Psychological strategies used to enhance performance

Motivational techniques

Goal setting

Where athletes set goals to help them focus and achieve specific outcomes. Types of goals:
Outcome goals: Individual focuses on end results for example result times.
Performance goals: Focuses of comparing present performance results to previous results. It is independent of other athletes.
Process goals:Focus on physical movements and game strategies.
Confidence building: this enables the athlete to believe in their ability and are less likely to choke and buckle under pressure.

Optimal arousal

Arousal is an individuals alertness or amount of readiness. Usually medium arousal is the most effective in increasing performance as people are aware of what is going on around them but are able to select which stimuli to respond to. Optimal arousal is usually linked to the inverted U graph.

Techniques for Arousal Promotion

These techniques are used when the athlete is under aroused meaning they may be feeling sleepy or disinterested in the activity.

Acting energised

Athletes can jump around and bump into each other to pump each other up and to get energised. This is often seen by football team prior to a match.

Using positive self-talk

Athletes can tell themselves out loud or in their mind positive statements to increase performance and arousal levels.

Listening to music

Listening to up-beat music can help athletes become energised and is often seen when athletes are warming up.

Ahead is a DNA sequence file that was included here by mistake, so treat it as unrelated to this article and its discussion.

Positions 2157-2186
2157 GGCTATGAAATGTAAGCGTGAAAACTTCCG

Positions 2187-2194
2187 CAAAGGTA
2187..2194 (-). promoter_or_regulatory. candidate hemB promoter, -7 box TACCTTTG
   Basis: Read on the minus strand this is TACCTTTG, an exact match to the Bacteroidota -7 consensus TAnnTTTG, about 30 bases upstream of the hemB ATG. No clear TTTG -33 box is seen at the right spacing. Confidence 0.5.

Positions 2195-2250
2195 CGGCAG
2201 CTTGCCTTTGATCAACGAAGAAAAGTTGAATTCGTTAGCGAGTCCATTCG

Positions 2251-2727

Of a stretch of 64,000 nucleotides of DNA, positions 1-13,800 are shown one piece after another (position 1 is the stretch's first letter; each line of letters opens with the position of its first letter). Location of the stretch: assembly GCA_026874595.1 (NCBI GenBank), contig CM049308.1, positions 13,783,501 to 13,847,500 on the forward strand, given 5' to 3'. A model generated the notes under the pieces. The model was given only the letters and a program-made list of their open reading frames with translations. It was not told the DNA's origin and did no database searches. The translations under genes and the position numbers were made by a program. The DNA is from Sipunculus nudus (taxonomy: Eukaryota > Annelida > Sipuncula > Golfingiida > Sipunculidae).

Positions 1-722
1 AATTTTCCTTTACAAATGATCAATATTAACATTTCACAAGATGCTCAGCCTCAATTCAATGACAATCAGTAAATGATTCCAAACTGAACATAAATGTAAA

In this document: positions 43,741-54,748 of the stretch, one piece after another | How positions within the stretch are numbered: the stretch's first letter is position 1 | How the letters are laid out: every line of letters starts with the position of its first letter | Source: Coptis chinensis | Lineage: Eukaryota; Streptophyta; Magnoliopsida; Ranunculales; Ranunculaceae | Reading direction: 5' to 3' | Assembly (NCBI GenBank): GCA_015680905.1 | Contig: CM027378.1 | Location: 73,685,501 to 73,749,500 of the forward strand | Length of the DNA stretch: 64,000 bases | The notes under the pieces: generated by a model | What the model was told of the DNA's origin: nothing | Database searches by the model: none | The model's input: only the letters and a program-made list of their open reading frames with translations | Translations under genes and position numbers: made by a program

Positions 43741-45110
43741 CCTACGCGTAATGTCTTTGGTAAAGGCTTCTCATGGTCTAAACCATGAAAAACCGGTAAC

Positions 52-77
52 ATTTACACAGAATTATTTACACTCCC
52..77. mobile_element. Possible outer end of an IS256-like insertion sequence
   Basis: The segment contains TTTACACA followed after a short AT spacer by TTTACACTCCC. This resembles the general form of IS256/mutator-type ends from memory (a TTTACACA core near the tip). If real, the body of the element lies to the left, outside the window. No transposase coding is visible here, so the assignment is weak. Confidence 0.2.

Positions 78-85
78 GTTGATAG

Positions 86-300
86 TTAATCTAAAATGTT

Mental imagery

Visualisation is used by athletes to imagine themselves performing a skill before actually carrying out the skill in game situation. It can help to improve performance by strengthening neural pathways and can link the imagery with the action.

Energizing imagery

Athletes may use energizing mental imagery such as them achieving their goals in the performance to increase arousal.

Techniques for Arousal reduction

Breathing control or centred breathing

helps the athlete relax and refocus as they just have to focus of their own breathing eliminating distracting stimuli.


Involves the athlete being connected to machinery that monitors autonomous bodily functions such as breathing and heart rate and sends this information back to the athlete so that they can try and control these levels. For example if their heart rate is too high they may try sitting down and breathing slowly in an effort to reduce this.

Stress-inoculation training (SIT)

During training the athletes are exposed to small amounts of stress they gradually adapt to the changes in stress and these are further increased so that in a game performance they remain calm whilst under stress as they are adjusted to it.

Progressive Muscle relaxation

This is where the athlete focuses on contracting then gradually relaxing separate muscle groups all over the body until the body as a whole is relaxed. The physical relaxation can also help relax the mind and calm the athlete.


Involves an individual trying to focus on clearing their mind. It aims to decrease anxiety, improve focus and promote well-being. This may be used to decrease arousal.


Can involve increasing or decreasing arousal it works to get the athlete to focus of the relevant stimuli in the activity. It also works to maintain focus over prolonged periods of time and having an awareness of the situation surrounding the individual.


  • Leads to a decrease in performance as the athlete buckles under pressure.
    • Occurs when there is built up pressure
    • Causes attention to narrow and become more internal as the athlete may engage in negative self talk.
    • Can impair timing and coordination